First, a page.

Rebhan, Helga: Orientalische und asiatische Handschriften und seltene Drucke der Bayerischen Staatsbibliothek. In: Ceynowa, Klaus; Hermann, Martin (ed.): Bibliotheken: Innovation aus Tradition: Rolf Griebel zum 65. Geburtstag. Berlin: De Gruyter Saur, 2014. p. 322-333. Available on: http://dx.doi.org/10.1515/9783110310511 [Last access 21.03.2016].

Exhibitions

Dachs, Karl (ed.): Erwerbungen aus drei Jahrzehnten: 1948 – 1978: Bayerische Staatsbibliothek: abendländische und orientalische Handschriften, Inkunabeln und seltene Drucke, Noten und Landkarten: Ausstellung April – Juli 1978. Wiesbaden: Reichert, 1978.

Dachs, Karl (ed.): Das Buch im Orient: Handschriften und kostbare Drucke aus zwei Jahrtausenden: Ausstellung, 16. November 1982 – 5. Februar 1983. Wiesbaden: Reichert, 1982.

Dachs, Karl (ed.): Thesaurus librorum: 425 Jahre Bayerische Staatsbibliothek: Ausstellung München 18. August – 1. Oktober 1983 = 425 years Bavarian State Library: exhibition. Wiesbaden: Reichert, 1983.

Höllmann, Thomas O. (ed.): Botschaften an die Götter: religiöse Handschriften der Yao: Südchina, Vietnam, Laos, Thailand, Myanmar: Ausstellung 4. November – 22. Dezember 1999. Wiesbaden: Harrassowitz, 1999.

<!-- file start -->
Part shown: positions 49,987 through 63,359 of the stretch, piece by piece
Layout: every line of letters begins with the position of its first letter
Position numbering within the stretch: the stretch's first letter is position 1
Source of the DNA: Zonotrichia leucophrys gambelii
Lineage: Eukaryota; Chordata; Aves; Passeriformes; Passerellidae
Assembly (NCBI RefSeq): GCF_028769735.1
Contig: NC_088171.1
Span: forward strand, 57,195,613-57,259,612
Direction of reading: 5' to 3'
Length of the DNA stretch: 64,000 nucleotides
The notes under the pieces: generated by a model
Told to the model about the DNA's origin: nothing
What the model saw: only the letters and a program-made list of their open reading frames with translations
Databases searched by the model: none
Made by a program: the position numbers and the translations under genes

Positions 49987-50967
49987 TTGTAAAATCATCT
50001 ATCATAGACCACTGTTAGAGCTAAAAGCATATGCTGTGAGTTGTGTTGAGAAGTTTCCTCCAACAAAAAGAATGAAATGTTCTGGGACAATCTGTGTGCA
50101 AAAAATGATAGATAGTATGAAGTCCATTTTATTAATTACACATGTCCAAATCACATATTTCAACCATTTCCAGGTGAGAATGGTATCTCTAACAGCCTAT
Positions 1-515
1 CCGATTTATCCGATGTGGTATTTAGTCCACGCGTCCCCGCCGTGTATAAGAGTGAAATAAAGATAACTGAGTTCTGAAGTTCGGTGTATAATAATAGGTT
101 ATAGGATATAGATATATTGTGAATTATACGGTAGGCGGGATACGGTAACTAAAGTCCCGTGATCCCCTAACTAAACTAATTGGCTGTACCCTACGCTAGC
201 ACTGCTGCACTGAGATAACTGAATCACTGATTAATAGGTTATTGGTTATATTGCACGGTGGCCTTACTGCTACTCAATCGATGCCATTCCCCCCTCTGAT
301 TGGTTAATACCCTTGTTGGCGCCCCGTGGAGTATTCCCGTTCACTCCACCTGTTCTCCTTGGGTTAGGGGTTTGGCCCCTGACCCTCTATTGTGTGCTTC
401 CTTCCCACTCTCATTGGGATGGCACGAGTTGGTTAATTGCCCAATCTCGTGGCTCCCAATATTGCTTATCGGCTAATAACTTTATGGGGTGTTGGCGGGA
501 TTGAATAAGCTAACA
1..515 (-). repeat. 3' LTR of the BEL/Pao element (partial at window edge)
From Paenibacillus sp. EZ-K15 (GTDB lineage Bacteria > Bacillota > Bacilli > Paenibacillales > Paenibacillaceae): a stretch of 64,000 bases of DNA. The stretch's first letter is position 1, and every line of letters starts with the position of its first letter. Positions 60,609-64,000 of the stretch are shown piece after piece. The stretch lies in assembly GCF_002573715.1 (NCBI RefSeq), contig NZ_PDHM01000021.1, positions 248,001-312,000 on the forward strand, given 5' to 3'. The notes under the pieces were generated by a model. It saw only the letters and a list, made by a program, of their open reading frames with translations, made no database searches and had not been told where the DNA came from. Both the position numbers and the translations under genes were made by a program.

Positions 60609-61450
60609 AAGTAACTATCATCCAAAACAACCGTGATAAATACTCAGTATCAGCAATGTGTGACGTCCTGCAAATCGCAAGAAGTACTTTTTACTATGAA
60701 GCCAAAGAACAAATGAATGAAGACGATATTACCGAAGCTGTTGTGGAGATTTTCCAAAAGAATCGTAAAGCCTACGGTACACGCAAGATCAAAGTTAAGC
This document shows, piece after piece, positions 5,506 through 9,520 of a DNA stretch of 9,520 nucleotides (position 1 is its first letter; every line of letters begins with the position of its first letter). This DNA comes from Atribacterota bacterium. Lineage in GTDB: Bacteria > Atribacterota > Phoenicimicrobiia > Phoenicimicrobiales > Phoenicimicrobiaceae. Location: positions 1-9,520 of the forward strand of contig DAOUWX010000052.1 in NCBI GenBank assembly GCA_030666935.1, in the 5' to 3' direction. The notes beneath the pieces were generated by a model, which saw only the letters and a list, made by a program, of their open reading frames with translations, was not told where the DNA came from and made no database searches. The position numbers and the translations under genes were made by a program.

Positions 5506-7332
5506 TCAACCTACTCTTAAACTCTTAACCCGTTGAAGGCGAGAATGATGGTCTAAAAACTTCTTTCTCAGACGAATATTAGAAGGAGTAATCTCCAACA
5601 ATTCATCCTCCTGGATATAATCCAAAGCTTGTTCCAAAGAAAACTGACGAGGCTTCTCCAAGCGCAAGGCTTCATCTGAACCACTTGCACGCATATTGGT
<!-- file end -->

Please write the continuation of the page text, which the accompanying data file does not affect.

Noichl, Elisabeth (ed.): Schrift-Stücke: Informationsträger aus fünf Jahrtausenden: eine Ausstellung der Bayerischen Staatsbibliothek und des Bayerischen Hauptstaatsarchivs: München, 19. Juli – 20. September 2000. München: Generaldirektion der Staatlichen Archive Bayerns; Bayerische Staatsbibliothek, 2000.

Grönbold, Günter: Die Worte des Buddha in den Sprachen der Welt = The words of the Buddha in the languages of the world: Tipitaka – Tripitaka – Dazangjing – Kanjur: eine Ausstellung aus dem Bestand der Bayerischen Staatsbibliothek, München, 27. Januar – 20. März 2005. With a contribution by Renate Stephan. München: Bayerische Staatsbibliothek, 2005.

Rebhan, Helga (ed.): Liebe, Götter und Dämonen: wertvolle asiatische Handschriften der Bayerischen Staatsbibliothek: Ausstellung 2. – 27. Januar 2008. München: Bayerische Staatsbibliothek, 2007.

Top